(Access Node Control Protocol) ANCP

Work in IETF DSL


link
In IGMP snooping on DSLAM, before forwarding,
request authorization from ANCP server.
Allow ANCP server to download access control list to
DSLAM.
Similar model as defined in DOCSIS 3.0
CMTS controls CM
2008 Cisco Systems, Inc. All rights reserved. 109
Channel changing

2008 Cisco Systems, Inc. All rights reserved. 110


Join Latency

Static forwarding (to PE-AGG, or DSLAM)


To avoid join latency
Sometimes other reasons too (policy, )
Bogus ?
Hop-by-hop Join latency (PIM/IGMP) very low,
eg: individual < 100 msec
Joins stop at first router/switch in tree that already forwards tree
Probability for joins to go beyond PE-AGG very low !
If you zap to a channel and it takes sec more: You are the
first guy watching this channel in a vicinity of eg: 50,000
people. Are you sure you want to watch this lame program ?
Important
Total channel zapping performance of system Primetime TV
full hour or (often synchronized) commercial breaks.
Join latency during bursts might be worse than on average.
(DSLAM performance)
2008 Cisco Systems, Inc. All rights reserved. 111
IGMPv2 leave latency
Obsolete problem

Congesting issues due to IGMPv2 leave latency when


only admission control mechanism is:
DSL link fits only N TV programs
and subscriber can only have N STB.

Example:
4Mbps DSL link, 3.5 Mbps MPEG2
Can only receive one TV channel at a time
Leave latency on channel change complex (triggers IGMP
queries from router/DSLAM) and long (spec default: 2 seconds)

Resolved with IGMPv3/MLDv2


Ability for explicit tracking (vendor specific)
Can immediately stop forwarding upon leaves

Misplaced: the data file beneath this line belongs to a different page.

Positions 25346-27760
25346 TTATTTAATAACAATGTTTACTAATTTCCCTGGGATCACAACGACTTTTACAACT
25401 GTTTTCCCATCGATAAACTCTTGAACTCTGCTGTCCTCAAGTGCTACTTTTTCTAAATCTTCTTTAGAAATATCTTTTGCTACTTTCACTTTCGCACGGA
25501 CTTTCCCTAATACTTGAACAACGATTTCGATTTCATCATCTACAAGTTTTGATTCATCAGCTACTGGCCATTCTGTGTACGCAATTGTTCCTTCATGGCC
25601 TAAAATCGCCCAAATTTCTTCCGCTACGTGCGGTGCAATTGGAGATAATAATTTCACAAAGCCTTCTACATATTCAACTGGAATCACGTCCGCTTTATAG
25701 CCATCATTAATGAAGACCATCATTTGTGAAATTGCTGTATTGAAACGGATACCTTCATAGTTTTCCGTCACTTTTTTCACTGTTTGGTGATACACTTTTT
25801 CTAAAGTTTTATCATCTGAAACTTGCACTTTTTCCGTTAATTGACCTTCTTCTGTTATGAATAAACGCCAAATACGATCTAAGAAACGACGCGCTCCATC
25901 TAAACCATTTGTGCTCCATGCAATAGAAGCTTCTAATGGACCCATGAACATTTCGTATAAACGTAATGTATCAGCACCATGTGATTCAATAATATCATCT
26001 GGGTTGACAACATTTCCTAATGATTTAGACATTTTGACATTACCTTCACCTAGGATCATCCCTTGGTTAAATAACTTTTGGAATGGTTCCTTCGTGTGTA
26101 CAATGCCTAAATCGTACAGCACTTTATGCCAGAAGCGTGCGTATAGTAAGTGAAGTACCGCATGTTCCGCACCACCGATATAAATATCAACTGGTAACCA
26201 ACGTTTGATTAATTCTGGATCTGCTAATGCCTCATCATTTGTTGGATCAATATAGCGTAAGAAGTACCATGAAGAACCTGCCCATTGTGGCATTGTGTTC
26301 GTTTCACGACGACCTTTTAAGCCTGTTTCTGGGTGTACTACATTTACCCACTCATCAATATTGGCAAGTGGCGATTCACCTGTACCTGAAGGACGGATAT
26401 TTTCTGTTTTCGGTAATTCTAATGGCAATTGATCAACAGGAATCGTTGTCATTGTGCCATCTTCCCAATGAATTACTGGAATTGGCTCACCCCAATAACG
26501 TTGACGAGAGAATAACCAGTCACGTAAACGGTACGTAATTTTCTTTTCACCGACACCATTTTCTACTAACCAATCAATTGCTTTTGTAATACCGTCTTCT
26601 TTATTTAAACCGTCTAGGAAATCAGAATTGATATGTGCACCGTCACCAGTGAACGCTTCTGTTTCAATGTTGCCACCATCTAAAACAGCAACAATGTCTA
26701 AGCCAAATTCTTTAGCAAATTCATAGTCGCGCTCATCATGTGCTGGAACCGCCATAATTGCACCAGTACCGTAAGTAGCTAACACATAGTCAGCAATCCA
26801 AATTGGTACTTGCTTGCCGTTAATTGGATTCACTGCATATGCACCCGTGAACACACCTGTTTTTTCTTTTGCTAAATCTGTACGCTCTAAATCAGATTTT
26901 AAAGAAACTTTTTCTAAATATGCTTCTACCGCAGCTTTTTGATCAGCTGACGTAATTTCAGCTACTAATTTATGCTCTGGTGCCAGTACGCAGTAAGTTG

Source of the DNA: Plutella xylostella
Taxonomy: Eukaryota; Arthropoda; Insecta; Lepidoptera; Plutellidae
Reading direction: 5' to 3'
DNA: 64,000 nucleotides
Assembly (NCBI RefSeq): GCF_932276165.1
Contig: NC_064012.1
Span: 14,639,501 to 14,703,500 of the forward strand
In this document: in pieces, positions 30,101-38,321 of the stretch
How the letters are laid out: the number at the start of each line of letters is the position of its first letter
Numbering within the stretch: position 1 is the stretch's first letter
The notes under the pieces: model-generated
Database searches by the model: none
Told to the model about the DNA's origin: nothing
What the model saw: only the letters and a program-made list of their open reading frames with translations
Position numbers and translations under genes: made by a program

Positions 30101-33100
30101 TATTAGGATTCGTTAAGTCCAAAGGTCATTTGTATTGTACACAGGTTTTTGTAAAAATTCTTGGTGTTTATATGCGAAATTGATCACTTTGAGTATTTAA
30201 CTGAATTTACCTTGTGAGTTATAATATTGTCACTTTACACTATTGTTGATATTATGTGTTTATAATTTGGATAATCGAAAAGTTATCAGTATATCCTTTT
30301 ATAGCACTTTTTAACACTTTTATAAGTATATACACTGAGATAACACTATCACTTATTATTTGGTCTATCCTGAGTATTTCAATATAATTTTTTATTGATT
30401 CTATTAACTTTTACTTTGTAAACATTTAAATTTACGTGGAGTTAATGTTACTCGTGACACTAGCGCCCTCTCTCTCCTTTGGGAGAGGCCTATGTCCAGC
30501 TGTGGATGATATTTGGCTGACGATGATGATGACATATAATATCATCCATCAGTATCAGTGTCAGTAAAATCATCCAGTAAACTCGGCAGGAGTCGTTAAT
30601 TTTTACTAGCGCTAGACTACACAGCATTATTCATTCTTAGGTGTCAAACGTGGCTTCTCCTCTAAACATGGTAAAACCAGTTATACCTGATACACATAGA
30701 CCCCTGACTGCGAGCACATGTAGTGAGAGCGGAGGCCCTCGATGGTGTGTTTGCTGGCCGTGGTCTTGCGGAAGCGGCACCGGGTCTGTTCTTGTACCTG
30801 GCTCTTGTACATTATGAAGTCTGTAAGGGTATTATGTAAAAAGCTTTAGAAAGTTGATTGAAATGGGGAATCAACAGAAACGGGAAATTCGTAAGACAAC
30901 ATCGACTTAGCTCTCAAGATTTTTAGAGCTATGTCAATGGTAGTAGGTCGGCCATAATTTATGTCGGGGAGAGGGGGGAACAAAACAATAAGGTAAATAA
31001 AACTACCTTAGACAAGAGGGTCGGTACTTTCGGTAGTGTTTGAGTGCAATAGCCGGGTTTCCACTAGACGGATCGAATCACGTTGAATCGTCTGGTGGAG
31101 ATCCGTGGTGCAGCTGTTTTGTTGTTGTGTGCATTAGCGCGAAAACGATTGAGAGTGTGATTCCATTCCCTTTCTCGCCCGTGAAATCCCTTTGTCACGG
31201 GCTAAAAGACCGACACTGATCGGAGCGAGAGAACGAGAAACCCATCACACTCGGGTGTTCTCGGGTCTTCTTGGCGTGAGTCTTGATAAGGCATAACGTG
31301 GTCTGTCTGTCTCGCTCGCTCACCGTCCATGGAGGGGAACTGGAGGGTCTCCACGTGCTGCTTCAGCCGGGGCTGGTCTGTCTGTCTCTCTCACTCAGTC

2008 Cisco Systems, Inc. All rights reserved. 112
Channel Changing
GOP size and channel changing

GOP size of N seconds causes channel


change latency USER EXPERIENCE
>= N seconds
Can not start decoding before next I-frame

Need/should-have channel change


acceleration for GOP sizes > 0.5 sec ?
Many codec dependencies:
How much bandwidth is saved in different codecs by
raising GOP size but keep the quality.

2008 Cisco Systems, Inc. All rights reserved. 113


Video Quality Experience

Core Distribution Aggregation Access Home Net


regional
PE-AGG Home
DSLAM Gateway STB

control
Unicast/
ASERVER VQE (multicast)
VQE Client
multicast library

Three functions (currently): Video Quality monitoring, FEC/ARQ


support for DSL links, Fast Channel change
Uses standards RTP/RTCP, FEC extensions.
Fast channel channel by RTCP retransmission triggered
resend of missing GOP packets from VQE (cached on VQE).

2008 Cisco Systems, Inc. All rights reserved. 114


Summary

2008 Cisco Systems, Inc. All rights reserved. 115


Multicast and IPTV
Summary
Design IP multicast WITH SSM as generic infrastructure service
for IPTV and beyond
Select transport design
Native IP multicast or mLDP (MPLS core) for most networks
RSVP-TE P2MP for eg: contribution network
Understand your L2 broadband edge specifics
IGMPv3 snooping and SSM + lots of options
Determine appropriate resilience support
Path selection
ECMP and multicast or multiple topologies
Admission control
Router local and broadband specific
Channel changing
GOP size, total performance

2008 Cisco Systems, Inc. All rights reserved. 116


Q and A

2008 Cisco Systems, Inc. All rights reserved. 117